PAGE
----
Witnesses earlier said security forces had sealed the Abu Alanda area in a wide scale security operation two days after authorities announced they had detonated explosives uncovered in another location in the capital. The authorities said the explosives found on Monday were hidden by the same group of suspects who stored the explosives uncovered on Saturday in a crowded residential area close to a military airport used by US army planes. The authorities, who have not disclosed who was behind the storing of munitions or whether arrests have been made, say they will reveal details once the investigations are completed.
Over the past year, Jordan has said it has foiled many attempts to smuggle weapons by infiltrators linked to pro-Iranian militias in Syria, who it says have crossed its borders with rocket launchers and explosives, adding that some of the weapons managed to get through undetected.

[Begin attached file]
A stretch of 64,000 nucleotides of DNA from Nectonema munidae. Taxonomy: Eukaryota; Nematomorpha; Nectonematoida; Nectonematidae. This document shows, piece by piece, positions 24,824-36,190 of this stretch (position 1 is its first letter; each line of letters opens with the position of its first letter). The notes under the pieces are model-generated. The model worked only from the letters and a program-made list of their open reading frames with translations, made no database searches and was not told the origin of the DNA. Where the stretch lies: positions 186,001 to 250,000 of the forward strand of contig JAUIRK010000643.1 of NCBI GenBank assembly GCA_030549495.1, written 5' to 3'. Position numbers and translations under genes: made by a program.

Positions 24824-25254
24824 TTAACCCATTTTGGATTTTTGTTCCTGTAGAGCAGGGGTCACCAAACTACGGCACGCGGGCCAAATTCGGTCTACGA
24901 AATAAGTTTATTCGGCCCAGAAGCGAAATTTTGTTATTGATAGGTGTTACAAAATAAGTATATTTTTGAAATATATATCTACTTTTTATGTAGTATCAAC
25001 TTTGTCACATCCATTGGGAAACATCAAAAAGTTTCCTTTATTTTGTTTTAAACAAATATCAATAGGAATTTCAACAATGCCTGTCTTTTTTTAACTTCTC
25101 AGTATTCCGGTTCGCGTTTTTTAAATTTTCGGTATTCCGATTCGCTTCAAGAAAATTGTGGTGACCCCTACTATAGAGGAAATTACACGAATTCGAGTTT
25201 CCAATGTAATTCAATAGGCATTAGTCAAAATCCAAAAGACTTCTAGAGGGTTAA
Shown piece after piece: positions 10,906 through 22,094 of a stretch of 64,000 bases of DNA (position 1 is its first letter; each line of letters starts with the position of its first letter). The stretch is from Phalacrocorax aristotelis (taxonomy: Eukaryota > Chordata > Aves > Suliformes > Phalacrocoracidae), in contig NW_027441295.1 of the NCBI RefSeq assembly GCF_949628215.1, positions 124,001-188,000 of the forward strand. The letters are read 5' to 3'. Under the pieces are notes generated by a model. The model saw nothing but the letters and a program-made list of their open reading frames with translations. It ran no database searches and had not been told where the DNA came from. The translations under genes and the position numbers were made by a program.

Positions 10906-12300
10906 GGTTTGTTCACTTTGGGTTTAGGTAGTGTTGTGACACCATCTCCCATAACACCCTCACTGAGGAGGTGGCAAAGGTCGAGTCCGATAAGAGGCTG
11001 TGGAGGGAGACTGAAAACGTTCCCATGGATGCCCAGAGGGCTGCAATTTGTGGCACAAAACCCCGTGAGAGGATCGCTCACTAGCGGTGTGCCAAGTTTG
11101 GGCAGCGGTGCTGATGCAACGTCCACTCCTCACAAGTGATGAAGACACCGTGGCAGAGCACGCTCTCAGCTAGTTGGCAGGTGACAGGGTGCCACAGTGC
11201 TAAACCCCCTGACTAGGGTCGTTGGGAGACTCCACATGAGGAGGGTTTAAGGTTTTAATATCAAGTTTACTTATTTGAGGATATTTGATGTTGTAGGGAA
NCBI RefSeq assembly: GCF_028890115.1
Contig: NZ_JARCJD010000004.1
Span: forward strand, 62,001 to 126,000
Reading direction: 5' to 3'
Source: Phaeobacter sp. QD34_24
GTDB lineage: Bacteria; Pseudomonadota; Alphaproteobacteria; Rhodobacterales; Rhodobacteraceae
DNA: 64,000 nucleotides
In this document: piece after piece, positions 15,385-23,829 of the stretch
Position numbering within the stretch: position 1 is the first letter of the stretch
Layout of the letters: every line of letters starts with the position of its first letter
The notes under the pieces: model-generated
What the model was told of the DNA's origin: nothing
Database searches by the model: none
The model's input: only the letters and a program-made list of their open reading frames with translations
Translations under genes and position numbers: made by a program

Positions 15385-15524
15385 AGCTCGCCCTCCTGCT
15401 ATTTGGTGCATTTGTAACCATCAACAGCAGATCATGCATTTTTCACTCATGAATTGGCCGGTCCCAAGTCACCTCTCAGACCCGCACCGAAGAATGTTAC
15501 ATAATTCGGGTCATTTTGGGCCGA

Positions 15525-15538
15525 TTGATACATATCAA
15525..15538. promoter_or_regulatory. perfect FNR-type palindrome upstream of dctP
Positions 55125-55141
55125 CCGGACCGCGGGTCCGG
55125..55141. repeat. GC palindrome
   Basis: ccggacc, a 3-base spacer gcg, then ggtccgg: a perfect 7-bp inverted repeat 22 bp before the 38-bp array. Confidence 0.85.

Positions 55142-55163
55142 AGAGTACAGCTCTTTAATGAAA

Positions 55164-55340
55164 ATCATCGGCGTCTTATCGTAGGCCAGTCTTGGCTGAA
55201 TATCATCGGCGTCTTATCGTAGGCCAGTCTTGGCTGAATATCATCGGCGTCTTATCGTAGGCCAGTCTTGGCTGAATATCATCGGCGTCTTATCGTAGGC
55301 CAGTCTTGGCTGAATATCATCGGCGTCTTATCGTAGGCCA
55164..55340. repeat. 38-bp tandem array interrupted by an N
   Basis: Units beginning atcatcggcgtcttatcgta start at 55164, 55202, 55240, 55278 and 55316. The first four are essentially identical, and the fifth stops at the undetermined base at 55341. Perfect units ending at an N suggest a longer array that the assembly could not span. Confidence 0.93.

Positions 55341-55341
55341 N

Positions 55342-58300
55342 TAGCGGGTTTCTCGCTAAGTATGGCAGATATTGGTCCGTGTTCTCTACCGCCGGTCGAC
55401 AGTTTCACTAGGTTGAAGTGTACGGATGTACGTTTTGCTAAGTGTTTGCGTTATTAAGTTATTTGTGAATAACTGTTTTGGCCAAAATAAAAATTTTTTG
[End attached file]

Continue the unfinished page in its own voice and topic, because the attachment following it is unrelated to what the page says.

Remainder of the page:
Iran has denied being behind such attempts.
Security sources say some of the arms are bound for the neighboring Israeli-occupied West Bank, adding that they have arrested several Jordanians linked to Palestinian militants.
Security officials said the incidents were terror-related based on the quantities of explosives found. They said it is linked to Iran’s clandestine efforts to recruit agents to undertake sabotage acts within the kingdom to destabilize a key ally of Washington in the region.
Jordan has over 3,500 American troops stationed in several bases and, since the war between Israel and Palestinian militants in Gaza erupted in October, it has been increasingly targeted by Iranian-backed groups operating in neighboring Syria and Iraq.


1 in 5 in Gaza go days without eating, UN report says

1 in 5 in Gaza go days without eating, UN report says
Updated 25 June 2024
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1 in 5 in Gaza go days without eating, UN report says

1 in 5 in Gaza go days without eating, UN report says
  • More than 495,000 people in region facing catastrophic levels of acute food insecurity